S1 tomorrow are finishing off their work on scale, am unsure whether to start grid refs yet, but if I do, I'll try to use LTScotland's mapping powerpoint followed by battleships.

Tuesday, November 28, 2006

Darfur is Dying

Categories: Population, Development and Health, s1 and s2, Urban
Higher finishing the Gastarbeiter case study today, and then want to look at a forced migration. We have a video on Clickview which shows Rwanda, but wondered about using Hotel Rwanda , or parts of it, as it is very powerful. Powerful too, is the online game mentioned in the post title, click on the image and see for yourself what life is like in a refugee camp. For supported study, I want to concentrate on exam technique and we can hopefully use the Higher wiki, as well as having a look at the BBC's excellent population pages . Speaking of the BBC, there is an excellent link to Barrios in Caracas , which would provide an excellent homework, perhaps on the blog or wiki for s4 where we could compare and contrast this with Mumbai.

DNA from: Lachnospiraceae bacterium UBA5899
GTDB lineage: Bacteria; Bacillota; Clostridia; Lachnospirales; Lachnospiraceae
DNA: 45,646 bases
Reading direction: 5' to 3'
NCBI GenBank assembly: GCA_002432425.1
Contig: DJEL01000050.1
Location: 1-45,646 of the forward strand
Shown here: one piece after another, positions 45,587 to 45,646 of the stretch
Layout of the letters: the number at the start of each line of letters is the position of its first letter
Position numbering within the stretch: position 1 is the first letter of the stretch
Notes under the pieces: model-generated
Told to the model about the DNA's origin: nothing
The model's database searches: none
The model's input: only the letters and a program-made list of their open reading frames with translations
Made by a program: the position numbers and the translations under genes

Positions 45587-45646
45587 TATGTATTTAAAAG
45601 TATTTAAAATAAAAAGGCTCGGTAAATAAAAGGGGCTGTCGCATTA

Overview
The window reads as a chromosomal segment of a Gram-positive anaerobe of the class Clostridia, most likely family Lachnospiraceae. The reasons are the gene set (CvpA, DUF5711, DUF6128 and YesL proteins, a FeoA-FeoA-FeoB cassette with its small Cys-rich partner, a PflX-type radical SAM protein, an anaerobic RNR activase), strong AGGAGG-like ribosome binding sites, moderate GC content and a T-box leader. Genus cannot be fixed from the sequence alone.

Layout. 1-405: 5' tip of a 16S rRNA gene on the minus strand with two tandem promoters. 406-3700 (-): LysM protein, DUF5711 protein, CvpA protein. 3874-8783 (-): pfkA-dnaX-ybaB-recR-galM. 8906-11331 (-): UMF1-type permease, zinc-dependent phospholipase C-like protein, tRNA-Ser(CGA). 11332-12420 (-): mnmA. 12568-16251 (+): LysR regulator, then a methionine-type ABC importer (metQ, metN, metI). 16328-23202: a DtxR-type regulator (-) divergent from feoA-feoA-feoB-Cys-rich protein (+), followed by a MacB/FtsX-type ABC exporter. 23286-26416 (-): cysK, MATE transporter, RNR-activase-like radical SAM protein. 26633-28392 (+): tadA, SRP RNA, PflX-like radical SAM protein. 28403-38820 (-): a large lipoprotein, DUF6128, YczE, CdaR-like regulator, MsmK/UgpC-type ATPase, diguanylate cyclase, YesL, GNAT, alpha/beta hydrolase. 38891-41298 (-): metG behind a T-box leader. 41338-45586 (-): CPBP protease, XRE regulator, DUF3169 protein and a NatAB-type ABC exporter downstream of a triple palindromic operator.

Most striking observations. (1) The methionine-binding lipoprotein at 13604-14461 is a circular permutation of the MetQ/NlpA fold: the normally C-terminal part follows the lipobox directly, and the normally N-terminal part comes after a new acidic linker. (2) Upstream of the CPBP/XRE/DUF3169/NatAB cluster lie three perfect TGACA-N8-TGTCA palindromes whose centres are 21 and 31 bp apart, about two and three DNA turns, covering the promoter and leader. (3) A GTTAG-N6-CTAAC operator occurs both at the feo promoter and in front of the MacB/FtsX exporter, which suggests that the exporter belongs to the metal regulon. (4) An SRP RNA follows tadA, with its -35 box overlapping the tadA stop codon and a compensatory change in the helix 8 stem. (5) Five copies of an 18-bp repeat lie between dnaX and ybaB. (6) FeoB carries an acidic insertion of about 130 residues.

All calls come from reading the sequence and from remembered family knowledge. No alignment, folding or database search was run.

s2 are getting a little tutorial on how to make movies in Moviemaker, topics are earthquakes, volcanoes, tsunamis and fold mountains, individual case studies acceptable. I have been trying to think of appropriate tunes, but for volcanoes I can't get 'Firestarter' by the Prodigy and 'Go with the Flow' by Queens of the Stone Age out of my head, and on reflection, I don't think either would be appropriate for any movie showing scenes of carnage! Any help from your peers, elders and others by suggesting tunes either to me in class or by posting a comment here would be most welcome.
Finally, doing my Wednesday morning behaviour support spot tomorrow, some interesting ideas for students personal planning and self assessment from my regular stint here, which I will try to write about and also implement my own take on these later.

Monday, November 27, 2006

Sore throats, High Blood Pressure, all in a day's work...

Categories: Geography General, Writing and Assessment, Development and Health, Population, Rivers, s1 and s2